Key strategies help hotels boost F&B profit

Photo credit: Getty Images/wmaster890

In the food-and-beverage arena, it’s not always easy to understand the value and impact of a single dollar. But spending a dollar here, rather than spending it there, can make an enormous difference to a hotel’s top and bottom lines.

To generate profits, hoteliers need to spend money the right way. That means selling one menu item at a higher price to have a better top line while selling more of another item at a lesser price to be profitable. Each menu item has a specific effect on the business; just because costs are in line and expenses are under budget, it does not mean that the operation is making money.

To generate a profit and ensure guests are satisfied, operators must understand and implement a variety of tactics, including these two key strategies.


Like this story? Subscribe to Operations!

Hospitality professionals turn to Operations as their go-to source for breaking news on guest rooms, food & beverage, hospitality trends, management, and more. Sign up today to get news and updates delivered to your inbox daily and read on the go.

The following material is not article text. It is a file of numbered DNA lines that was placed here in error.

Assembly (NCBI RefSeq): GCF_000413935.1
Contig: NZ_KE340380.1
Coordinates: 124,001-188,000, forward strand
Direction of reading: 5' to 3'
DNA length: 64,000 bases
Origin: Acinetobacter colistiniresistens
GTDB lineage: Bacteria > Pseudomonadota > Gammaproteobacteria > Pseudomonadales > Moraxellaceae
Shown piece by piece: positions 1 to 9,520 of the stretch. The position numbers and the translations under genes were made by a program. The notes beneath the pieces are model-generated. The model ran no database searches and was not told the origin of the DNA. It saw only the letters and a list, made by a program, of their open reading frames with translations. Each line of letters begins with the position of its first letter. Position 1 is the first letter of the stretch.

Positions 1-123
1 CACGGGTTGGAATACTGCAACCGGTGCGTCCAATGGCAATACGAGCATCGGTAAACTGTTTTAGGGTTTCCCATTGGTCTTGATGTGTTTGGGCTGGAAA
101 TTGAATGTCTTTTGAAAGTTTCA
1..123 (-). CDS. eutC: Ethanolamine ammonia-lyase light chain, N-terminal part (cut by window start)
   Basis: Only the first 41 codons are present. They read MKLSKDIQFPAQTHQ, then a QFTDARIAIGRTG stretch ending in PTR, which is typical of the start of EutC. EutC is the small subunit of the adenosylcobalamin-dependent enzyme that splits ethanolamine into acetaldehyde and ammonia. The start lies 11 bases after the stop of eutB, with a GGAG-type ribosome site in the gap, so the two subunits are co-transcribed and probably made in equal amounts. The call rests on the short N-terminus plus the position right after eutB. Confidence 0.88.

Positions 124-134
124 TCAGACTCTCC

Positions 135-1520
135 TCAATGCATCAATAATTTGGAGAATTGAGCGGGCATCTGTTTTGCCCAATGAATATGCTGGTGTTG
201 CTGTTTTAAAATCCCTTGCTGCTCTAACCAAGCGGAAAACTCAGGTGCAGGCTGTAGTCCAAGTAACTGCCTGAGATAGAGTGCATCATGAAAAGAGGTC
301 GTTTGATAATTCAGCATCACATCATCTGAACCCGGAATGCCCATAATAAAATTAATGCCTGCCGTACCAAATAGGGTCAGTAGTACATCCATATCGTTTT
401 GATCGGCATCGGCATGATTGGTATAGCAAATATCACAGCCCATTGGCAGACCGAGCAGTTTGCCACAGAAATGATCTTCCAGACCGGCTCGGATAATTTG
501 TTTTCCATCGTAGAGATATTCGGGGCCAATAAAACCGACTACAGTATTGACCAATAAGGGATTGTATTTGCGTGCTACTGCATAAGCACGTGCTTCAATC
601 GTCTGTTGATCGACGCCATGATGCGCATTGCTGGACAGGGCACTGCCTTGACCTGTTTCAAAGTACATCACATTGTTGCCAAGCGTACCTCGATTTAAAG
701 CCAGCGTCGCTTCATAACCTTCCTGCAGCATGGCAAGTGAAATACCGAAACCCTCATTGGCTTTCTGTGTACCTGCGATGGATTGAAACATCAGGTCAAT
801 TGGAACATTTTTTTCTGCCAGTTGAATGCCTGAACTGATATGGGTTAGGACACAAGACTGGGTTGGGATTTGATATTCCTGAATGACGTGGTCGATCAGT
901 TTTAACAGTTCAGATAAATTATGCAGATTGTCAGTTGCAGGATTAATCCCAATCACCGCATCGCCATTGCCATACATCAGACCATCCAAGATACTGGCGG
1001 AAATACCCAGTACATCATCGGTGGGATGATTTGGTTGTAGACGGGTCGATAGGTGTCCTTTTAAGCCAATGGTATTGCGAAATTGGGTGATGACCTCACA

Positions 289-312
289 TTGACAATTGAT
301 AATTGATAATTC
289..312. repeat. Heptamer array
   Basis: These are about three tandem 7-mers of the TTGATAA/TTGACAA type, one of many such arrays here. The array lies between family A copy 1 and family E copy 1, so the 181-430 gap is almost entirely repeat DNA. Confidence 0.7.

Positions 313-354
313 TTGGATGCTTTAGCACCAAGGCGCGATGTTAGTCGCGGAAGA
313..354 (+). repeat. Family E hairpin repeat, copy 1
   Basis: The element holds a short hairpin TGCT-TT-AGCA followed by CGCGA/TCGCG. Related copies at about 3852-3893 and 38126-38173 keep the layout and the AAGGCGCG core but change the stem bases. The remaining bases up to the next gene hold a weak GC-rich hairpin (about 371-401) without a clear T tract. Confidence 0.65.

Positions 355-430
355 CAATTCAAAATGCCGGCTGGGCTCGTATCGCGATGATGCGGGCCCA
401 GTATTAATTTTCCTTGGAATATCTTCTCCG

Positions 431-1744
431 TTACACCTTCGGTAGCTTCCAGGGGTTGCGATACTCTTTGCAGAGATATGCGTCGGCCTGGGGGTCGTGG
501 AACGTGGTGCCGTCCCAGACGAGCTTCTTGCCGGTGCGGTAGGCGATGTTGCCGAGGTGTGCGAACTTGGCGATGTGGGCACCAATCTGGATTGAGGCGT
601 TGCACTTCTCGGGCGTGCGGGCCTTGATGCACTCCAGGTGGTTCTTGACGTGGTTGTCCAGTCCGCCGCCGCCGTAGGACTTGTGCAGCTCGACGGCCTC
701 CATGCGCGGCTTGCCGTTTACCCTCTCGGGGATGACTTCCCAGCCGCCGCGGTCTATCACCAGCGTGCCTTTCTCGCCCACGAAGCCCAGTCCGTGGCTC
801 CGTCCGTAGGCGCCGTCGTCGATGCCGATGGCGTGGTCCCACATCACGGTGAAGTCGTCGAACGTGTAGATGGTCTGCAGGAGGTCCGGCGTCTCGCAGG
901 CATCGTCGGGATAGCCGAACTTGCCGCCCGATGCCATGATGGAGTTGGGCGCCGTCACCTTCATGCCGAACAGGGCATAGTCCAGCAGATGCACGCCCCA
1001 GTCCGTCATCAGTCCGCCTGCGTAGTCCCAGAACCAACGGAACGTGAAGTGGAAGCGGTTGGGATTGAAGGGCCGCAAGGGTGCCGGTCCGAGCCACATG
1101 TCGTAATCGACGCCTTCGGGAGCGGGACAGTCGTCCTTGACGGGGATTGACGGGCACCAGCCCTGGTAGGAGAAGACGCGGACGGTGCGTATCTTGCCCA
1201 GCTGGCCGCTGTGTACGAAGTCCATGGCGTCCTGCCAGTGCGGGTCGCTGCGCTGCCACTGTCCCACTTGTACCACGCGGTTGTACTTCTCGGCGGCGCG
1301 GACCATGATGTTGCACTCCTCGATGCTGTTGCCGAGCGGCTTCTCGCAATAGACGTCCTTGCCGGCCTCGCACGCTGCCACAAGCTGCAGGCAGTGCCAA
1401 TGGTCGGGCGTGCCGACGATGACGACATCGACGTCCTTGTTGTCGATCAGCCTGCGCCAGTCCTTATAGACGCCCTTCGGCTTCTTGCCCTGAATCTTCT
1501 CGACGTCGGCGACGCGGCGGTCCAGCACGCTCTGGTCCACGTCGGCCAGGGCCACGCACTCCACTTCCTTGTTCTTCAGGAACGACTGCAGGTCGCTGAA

Price Engineering

This common practice examines which items on a menu sell or do not sell. By examining the volume of sales, the average sale price of an item and the extended sales total of items, hotel managers can quickly identify areas of opportunity for the property. For example, the wagyu burger is the most popular item on the menu but contains below-average profit margins. If the hotel increases the price of the wagyu burger by $2, it will increase profitably of the product by 17 percent.

Profit vs. Profitability

To understand the difference between making a profit and being profitable, F&B operators first must have a solid grasp on the food cost percentage and contribution margins. Would you rather make a profit of $30 on an item that cost $10 to produce or one that cost $20 to produce? The answer depends on the contribution margin of each menu item (the difference between the cost to produce the item and the end selling price). Selling a $20 steak for $50 nets the venue $30 dollars at only a 60 percent profitability against the cost. However, selling a $10 steak for $40 nets the same $30 but at 75 percent profitability.

As you can see, it’s not a question of “How much money did I make on these menu items today?” . . .  but rather “How much did it cost me to make money today?” Price engineering and menu modification collectively enable F&B operators to boost revenues the right way.

Lance Simmons is a manager in the consulting services division of Avendra, a hospitality procurement services provider.

Suggested Articles

Following the deaths of five people in a shooting at an Airbnb rental in California, CEO Brian Chesky said the platform was “banning party houses.”

The new properties in Phuket and Pattaya will add nearly 1,550 guestrooms to the company’s Thai portfolio between late 2020 and 2024.

The Radisson Blu Hotel, Casablanca City Center is Radisson Hotel Group’s second property in Morocco.